Determination check: before attempting to realise your goal it may be worthwhile asking yourself the following: ‘on the scale from one to ten, how determined am I to fulfil my aim?’ To clarify, this is not about how certain you are that you will achieve it, but how determined you are to do so. If it is not ten, why not? What needs to happen to make it ten? If you can’t think about anything, you may need to consider modifying or even abandoning your aim. Half- hearted intentions are unlikely to get you very far.

What else supports determination?

Here are some suggestions:

  • Maintaining your focus on the aim rather than on temptations or obstacles (this is not unlike wearing blinkers to avoid being distracted – you can even imagine that you are wearing them)
  • Seeing the value, believing in what you are doing
  • Feedback and support from others
  • Visualisation (see p.71, bottom)


Many people are good at starting projects and taking the first steps towards accomplishing them, but then they quickly give up. This is where persistence plays a part and it requires overcoming internal and external resistance. Let’s consider both.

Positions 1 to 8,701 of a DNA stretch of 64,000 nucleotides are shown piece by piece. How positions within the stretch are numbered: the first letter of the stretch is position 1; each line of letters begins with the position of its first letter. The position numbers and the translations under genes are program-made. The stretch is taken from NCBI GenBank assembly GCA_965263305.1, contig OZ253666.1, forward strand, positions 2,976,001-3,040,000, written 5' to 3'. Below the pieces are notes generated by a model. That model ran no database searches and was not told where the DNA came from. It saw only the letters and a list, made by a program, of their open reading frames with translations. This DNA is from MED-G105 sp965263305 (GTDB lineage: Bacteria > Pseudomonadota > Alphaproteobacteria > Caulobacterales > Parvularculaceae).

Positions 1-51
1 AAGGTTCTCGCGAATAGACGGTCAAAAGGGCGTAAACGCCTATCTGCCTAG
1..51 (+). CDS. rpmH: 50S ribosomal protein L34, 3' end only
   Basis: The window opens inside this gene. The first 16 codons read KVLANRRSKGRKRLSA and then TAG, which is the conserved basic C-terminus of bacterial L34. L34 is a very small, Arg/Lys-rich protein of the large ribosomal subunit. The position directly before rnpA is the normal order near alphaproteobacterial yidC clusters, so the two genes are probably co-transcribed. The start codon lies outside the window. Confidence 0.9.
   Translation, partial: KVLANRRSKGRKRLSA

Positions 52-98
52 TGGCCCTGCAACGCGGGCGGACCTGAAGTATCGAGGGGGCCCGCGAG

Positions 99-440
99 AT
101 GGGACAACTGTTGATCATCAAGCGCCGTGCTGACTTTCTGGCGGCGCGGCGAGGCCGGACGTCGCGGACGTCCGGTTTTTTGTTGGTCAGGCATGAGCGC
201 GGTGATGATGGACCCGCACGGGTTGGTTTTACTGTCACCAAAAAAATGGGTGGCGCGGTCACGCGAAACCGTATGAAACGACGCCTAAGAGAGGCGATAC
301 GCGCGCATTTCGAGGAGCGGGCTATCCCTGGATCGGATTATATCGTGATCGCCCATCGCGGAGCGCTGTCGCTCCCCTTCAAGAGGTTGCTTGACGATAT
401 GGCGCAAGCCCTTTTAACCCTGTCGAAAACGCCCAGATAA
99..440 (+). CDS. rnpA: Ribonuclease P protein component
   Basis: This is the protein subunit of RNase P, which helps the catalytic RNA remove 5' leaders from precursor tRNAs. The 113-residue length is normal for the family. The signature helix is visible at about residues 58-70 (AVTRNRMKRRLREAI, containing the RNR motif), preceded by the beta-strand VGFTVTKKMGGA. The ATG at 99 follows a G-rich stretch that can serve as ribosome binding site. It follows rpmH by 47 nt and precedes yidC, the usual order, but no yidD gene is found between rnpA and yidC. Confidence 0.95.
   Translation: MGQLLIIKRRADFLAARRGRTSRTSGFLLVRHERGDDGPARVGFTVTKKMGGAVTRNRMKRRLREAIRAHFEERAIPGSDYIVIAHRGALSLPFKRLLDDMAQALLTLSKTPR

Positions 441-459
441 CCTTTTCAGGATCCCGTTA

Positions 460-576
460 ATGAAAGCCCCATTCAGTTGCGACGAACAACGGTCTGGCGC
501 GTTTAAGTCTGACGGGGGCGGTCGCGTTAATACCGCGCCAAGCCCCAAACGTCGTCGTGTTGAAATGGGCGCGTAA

Internal resistance

Internal resistance decreases strength and efficiency because it creates an inner conflict, so you end up spending more time and energy on inner fights than on the task on hand. These are some common forms of inner resistance:

  • You don’t like what accomplishing the goal entails (e.g. many people have an earnest intention to get a degree but don’t like studying). Internal resistance in this case can be minimised if it is treated as a challenge within a challenge. Let’s take the fear of boredom as an example, as it is quite common. If you find revising for an exam boring, you can first use some strategies to deal with boredom (see p.142) or try to make the task more interesting (e.g. by revising with somebody else).